What is 'natural character'?
Natural character is not defined in the RMA. Case law prior to the New Zealand Coastal Policy Statement 2010 indicated that natural character has three main components: natural processes, natural elements and natural patterns. Natural processes include the action of rivers, waves, tides, wind and rain as well as the movement of animals and the natural succession of plant species. Natural elements include water, landforms, and vegetation cover. The distribution of these natural elements over an area forms natural patterns. A fourth important component is the human experiences of these natural processes, elements and patterns and values.
Policy 13(2) of the New Zealand Coastal Policy Statement 2010 now provides further direction on the meaning of the term natural character:
Recognise that natural character is not the same as natural features and landscapes or amenity values and may include matters such as:
a. natural elements, processes and patterns;
b. biophysical, ecological, geological and geomorphological aspects;
c. natural landforms such as headlands, peninsulas, cliffs, dunes, wetlands, reefs, freshwater springs and surf breaks;
d. the natural movement of water and sediment;
e. the natural darkness of the night sky;
f. places or areas that are wild or scenic;
g. a range of natural character from pristine to modified; and
h. experiential attributes, including the sounds and smell of the sea; and their context or setting.
Policy 13(2) makes it clear that natural character includes all natural aspects of the land and sea, including the underlying ecological, hydrological and geomorphological processes that shape landforms (including underwater features) and the natural movements of water and sediment. Natural character also includes aspects of the environment that affect human experience including the natural darkness of the night sky, the sounds and smell of the coast, and the context and setting of natural places.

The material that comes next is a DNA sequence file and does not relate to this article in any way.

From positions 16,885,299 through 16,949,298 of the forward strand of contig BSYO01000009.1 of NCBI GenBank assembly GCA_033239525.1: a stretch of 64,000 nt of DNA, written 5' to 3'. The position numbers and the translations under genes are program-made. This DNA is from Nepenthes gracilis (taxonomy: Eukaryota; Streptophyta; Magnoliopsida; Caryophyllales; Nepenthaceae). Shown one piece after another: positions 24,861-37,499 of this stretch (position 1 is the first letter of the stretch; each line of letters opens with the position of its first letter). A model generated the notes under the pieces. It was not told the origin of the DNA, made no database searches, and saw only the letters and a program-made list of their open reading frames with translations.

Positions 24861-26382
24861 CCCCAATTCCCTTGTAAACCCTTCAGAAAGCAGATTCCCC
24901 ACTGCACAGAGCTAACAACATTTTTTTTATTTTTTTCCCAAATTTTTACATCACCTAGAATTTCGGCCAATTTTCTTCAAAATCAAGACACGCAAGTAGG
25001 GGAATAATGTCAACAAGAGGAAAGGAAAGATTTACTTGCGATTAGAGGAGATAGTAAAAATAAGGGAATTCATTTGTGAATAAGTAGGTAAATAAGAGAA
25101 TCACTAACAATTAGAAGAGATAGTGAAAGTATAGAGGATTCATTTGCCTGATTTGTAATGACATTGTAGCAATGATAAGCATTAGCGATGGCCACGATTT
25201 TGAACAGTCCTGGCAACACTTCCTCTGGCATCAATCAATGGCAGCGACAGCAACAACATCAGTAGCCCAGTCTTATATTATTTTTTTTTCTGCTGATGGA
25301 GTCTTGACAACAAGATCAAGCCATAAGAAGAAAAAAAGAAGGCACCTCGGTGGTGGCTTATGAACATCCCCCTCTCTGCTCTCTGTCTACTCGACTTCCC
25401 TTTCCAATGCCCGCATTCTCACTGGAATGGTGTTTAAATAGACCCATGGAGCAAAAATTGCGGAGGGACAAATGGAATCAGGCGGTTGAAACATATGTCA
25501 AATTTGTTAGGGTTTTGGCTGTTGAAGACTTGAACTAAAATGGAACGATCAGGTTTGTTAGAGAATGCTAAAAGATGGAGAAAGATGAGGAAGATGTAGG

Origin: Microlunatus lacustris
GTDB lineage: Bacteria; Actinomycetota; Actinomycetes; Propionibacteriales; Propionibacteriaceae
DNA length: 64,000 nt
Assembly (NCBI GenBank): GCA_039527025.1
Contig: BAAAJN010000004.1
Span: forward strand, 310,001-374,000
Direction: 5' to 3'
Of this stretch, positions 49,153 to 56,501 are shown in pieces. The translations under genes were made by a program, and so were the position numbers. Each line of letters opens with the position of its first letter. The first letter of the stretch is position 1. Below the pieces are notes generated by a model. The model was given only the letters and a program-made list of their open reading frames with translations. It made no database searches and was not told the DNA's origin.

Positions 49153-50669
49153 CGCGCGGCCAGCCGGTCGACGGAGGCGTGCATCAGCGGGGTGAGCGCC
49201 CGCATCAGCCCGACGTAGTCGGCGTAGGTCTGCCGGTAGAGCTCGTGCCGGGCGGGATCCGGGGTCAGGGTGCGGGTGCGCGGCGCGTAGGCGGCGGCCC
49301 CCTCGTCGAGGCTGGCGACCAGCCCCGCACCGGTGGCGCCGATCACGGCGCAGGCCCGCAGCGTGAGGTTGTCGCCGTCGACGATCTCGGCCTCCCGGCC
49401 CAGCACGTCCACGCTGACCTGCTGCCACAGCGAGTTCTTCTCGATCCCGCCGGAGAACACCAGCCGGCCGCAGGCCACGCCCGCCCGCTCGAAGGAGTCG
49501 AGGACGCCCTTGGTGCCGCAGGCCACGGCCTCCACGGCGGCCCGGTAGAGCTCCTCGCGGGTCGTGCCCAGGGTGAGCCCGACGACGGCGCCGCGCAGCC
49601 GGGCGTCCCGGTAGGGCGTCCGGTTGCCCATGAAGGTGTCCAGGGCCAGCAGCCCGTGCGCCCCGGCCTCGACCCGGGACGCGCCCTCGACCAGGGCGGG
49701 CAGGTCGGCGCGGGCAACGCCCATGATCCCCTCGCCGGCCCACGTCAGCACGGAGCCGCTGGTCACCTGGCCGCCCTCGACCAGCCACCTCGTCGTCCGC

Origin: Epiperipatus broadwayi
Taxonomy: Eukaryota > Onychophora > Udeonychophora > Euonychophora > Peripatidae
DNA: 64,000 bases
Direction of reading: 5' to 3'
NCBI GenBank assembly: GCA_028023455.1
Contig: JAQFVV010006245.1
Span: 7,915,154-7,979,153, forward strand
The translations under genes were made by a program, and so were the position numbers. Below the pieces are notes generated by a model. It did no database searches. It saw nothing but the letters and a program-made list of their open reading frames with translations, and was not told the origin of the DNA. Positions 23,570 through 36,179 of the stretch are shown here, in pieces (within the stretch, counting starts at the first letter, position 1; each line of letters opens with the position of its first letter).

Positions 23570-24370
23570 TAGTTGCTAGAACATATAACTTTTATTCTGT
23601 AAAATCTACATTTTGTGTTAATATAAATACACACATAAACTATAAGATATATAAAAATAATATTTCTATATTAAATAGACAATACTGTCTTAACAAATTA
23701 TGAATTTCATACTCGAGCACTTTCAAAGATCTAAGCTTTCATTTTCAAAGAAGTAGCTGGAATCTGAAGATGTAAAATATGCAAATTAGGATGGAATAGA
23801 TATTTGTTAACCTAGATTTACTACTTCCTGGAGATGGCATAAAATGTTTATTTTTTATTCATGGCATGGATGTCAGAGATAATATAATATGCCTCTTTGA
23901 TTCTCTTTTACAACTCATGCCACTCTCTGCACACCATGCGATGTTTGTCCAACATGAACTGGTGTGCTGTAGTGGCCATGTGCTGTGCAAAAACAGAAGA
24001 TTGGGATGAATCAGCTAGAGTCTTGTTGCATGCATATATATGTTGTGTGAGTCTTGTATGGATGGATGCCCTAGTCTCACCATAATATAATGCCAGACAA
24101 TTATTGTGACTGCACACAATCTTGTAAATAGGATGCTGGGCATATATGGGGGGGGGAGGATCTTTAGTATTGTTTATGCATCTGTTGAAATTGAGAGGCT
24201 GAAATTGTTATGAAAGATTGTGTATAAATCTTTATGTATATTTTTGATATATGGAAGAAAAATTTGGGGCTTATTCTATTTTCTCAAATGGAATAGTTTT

Policy 13(2) makes it clear that there is a spectrum of natural character from pristine to modified. The absence of certain vegetation, landforms or water features may simply mean that the landscape is less natural rather than non-natural. Natural character exists to some degree in relation to all parts of the coast, even in highly modified environments, because of the continued influence of the wind, waves and tides.
The degree of natural character generally reflects:
- the absence of buildings and other human influences,
- the presence of original landforms and vegetation cover (particularly indigenous vegetation) together with other ecological patterns,
- water bodies and natural movement of water and sediment, and
- experiential attributes, including smells, noise, views and sense of remoteness.
The Environment Court has held that “natural” does not mean “endemic to New Zealand” or “pristine”. 1525 Natural connotes a range of qualities and features which are created by nature as distinct from human-made constructions. Natural may include things such as pasture and exotic trees and wildlife, both wild and domestic. It does not include human-made structures, roads or machinery. This means that areas where indigenous vegetation has been replaced with pasture may still have high natural character so long as built structures do not dominate the environment.
Harrison v Tasman District Council  NZRMA 193
Last updated at 2:14PM on February 25, 2015